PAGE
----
"We found flagrant violations of environmental standards by the company ... CNPC's behavior was unacceptable," said Le Bemadjiel.
"Not only do they not have facilities to clean spilled crude, there were also intentional spillages in order reduce costs," the minister said.
Le Bemadjiel said China National Petroleum Corporation International Chad (CNPCIC) dug trenches and dumped crude without safeguards and then later asked local Chadian workers to remove the crude without giving them protective gear.
CNPC's Chad subsidiary was not immediately available to comment. Calls placed to CNPC's office in Beijing were not picked up. The firm has been operating in Chad since 2003 and recently won rights to begin exploration on new blocks in the south of the Central Africa state.
The dispute is the latest in a rocky relationship between Chad and CNPC. The government shut down their joint venture 588-million-euro ($780 million) 20,000 bpd refinery for several weeks in January 2012 in a row over prices for the local market.
Chad became a crude producer in 2003 and production peaked at about 176,000 barrels per day in 2005 before declining primarily due to ageing wells in the country's Doba oil field.
(Reporting by Madjiasra Nako; writing by Bate Felix; editing by Keiron Henderson)
Chad, of course, has nothing to do with Asia-Pacific and I don't understand how a country that became an oil producer in 2003 can see its industry collapse due to "ageing" infrastructure just one decade later. In any case, if it peaked at 176,000 bpd, it's small potatoes.
Bear in mind that China doesn't have a wealth of experience in trading with the Third World. They are ham-fisted and often trigger resentment. With a little more time, self-interest will lead them to figure that out.
As for Chad standing up to China, we'll have to wait until after the next coup or the one after that to see if there's anything in that. When you're among the poorest, least stable and most corrupt countries in Africa, it's pretty hard to stand up to anyone for very long.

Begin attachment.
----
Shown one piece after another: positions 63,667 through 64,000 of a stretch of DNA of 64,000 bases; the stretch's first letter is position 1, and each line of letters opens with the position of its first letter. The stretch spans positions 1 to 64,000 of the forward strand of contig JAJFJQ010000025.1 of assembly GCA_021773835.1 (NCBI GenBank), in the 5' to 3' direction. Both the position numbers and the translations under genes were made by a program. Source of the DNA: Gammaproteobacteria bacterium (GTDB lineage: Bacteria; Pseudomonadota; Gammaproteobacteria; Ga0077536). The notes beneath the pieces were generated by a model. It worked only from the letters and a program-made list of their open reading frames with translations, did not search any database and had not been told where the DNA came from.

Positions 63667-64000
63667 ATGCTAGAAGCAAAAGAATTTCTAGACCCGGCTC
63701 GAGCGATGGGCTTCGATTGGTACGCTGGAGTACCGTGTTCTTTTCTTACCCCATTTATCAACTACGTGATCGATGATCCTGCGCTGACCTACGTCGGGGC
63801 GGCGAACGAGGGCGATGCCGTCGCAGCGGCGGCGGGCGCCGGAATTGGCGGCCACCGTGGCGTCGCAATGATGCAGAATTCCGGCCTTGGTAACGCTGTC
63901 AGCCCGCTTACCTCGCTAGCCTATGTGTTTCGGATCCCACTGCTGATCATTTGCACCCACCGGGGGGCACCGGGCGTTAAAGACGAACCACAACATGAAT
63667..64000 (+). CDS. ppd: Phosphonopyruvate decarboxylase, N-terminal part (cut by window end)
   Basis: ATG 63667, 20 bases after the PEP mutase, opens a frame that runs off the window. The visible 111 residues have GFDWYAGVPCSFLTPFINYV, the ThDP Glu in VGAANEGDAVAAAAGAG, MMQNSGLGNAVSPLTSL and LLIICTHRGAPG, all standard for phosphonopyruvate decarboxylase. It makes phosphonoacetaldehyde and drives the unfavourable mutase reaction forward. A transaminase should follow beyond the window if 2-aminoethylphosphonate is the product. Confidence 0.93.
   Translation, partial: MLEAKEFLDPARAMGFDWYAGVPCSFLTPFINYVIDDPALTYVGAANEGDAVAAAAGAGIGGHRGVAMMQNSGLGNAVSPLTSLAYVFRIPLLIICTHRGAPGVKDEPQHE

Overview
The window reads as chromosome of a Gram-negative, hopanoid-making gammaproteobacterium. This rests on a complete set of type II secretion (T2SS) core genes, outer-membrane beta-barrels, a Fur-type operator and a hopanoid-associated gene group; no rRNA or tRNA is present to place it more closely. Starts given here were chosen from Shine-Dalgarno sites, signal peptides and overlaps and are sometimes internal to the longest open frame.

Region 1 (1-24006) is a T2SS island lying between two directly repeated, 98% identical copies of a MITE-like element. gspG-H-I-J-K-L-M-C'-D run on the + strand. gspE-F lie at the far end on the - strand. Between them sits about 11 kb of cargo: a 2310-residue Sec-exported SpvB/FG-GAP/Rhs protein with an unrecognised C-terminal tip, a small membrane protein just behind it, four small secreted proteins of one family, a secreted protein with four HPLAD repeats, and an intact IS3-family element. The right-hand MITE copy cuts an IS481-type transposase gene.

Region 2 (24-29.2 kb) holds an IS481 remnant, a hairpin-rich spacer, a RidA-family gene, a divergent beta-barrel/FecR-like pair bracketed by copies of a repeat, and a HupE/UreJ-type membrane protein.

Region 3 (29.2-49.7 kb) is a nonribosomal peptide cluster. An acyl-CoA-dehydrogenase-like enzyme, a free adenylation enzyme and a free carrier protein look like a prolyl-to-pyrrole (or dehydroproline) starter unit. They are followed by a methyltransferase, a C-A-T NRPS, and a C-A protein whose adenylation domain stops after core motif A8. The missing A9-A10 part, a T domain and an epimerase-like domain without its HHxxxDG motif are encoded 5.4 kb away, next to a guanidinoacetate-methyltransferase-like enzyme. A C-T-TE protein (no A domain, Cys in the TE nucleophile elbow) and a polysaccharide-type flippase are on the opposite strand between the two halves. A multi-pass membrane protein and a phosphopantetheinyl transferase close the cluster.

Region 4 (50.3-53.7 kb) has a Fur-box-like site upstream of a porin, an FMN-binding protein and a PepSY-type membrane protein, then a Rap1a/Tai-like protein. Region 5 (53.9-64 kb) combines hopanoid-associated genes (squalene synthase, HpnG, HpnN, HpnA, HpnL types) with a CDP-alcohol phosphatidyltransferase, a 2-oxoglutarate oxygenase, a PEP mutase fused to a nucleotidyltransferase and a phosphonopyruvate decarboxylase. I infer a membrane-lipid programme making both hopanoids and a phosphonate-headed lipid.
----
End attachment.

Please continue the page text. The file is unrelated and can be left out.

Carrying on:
"China doesn't have a wealth of experience in trading with the Third World"
They seem to be getting their game together when it comes to dealing with the third world tin-pot dictatorship that is Harper's Canada!
The Chinese don't have to do any of the stuff you're talking about to bring down the US economy. All they have to do is stop buying and then sell off a bunch of US dollars and T-bills. Maybe sell off some of the US assets held by Chinese government-owned companies.
Sure, it would be terrible for their economy too, so they don't want to do it. But if it's that or real fighting . . . the risk of escalation to nuclear war would be substantially lower than if they started shooting down satellites.
Mound, CNN has a good article on Iraq war and oil.
From ExxonMobil and Chevron to BP and Shell, the West's largest oil companies have set up shop in Iraq. So have a slew of American oil service companies, including Halliburton, the Texas-based firm Dick Cheney ran before becoming George W. Bush's running mate in 2000.
You can read more here:
That's certainly true, L.D., but they didn't get the deals contemplated by Cheney, Rumsfeld, Wolfie et al. At one time the neo-cons were looking at virtual ownership of Iraq's oil fields. And they didn't get the monopoly they wanted either. They've had to compete with and share the market with Iraq Petroleum, North Oil, Iraq Drilling, China National, Petronas, Total, Lukoil, Statoil, Korea Gas, Elf and South Oil. That wasn't the deal or the market the U.S. majors were originally expecting.
I agree to a point, PLG. Yet the Pentagon is clearly apprehensive even to the point of developing a terrestrial navigation system to partially fill in should sat nav be taken down.
The risk of confrontation, even if mainly inadvertent, remains very real. We in the West expect the Chinese leadership to act rationally but there have been numerous signs of a truly intense animus among China's military leadership. Many of China's generals speak of avenging what they perceive to have been China's century of humiliation.